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If you got COVID-19, can you still get the delta variant?

People infected with COVID-19 may need to be wary of the delta variant

Joe Wright receives a COVID-19 test at the Maverik Center in West Valley City, Utah.
Joe Wright receives a COVID-19 test at the Maverik Center in West Valley City on Tuesday, July 6, 2021.
Scott G Winterton, Deseret News

The delta variant of the novel coronavirus continues to create spikes and surges of the virus throughout the country, mainly among the unvaccinated. But what about the previously infected? Can you get the delta variant after previously having COVID-19?

Can you get the delta variant after having COVID-19?

It’s unclear if people who were previously infected with COVID-19 can get infected with the delta variant, according to Healthline.

Reinfections from COVID-19 remain rare, suggesting that someone who previously had COVID-19 might not get it again, according to Healthline.

  • “We know that reinfection is not a common occurrence, at least in the short term with the original variant of the virus as well as some of the other variance,” said Dr. Amesh Adalja, a senior scholar at Johns Hopkins Center for Health Security and an infectious disease expert, according to Healthline.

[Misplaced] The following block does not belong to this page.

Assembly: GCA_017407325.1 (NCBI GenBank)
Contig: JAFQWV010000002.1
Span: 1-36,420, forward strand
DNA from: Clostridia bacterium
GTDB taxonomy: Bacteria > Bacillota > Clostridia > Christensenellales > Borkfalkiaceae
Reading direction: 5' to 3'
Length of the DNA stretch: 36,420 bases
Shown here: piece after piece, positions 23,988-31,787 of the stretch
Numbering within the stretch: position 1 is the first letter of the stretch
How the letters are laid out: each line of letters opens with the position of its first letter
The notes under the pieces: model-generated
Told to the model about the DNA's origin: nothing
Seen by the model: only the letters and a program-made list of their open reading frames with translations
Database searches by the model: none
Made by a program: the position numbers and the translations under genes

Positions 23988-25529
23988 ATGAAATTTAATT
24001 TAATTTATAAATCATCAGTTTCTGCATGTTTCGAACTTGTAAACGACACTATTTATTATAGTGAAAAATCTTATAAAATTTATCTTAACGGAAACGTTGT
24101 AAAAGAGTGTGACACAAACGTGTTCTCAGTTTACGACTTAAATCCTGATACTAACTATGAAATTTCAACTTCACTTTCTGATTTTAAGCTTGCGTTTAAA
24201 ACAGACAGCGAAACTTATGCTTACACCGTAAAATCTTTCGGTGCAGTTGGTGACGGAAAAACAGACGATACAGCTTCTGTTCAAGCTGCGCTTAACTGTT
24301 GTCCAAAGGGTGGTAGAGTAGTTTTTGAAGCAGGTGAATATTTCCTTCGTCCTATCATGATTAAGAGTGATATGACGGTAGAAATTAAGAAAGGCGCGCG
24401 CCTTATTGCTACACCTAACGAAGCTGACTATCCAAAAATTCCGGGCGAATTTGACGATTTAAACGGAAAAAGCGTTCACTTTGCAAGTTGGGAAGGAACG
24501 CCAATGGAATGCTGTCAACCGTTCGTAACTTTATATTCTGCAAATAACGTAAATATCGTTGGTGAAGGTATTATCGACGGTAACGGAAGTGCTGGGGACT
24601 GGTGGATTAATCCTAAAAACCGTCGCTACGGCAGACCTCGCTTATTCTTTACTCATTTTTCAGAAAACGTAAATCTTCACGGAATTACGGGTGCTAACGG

• “It’s generally the rule that reinfections are not going to be severe because of the preexisting immunity that exists,” Adalja added.

Experts have recommended people previously infected with the coronavirus receive at least one dose of the vaccine to boost their antibody levels to protect against any new mutations that might pop up, though.

Should you get extra COVID-19 vaccine shots?

Per CNBC, some Americans have sought out additional doses of the COVID-19 vaccine to stay safe from the delta variant. In fact, some people have mixed vaccines in order to get a new dose. Mixing and matching vaccines has been a rather popular move in countries across the world, as the Deseret News reported.

  • People who received the Johnson & Johnson vaccine, for example, are looking to snag doses of the Moderna and Pfizer vaccines, which use mRNA technology.

Experts have not recommended that fully vaccinated people run out to get new vaccines. But Dr. Isaac Bogoch, an infectious disease professor at the University of Toronto, told CNBC it might be needed down the road.

  • “I would guess that those who received a single dose of Johnson & Johnson may need a booster of an mRNA vaccine than other people need boosters,” he said.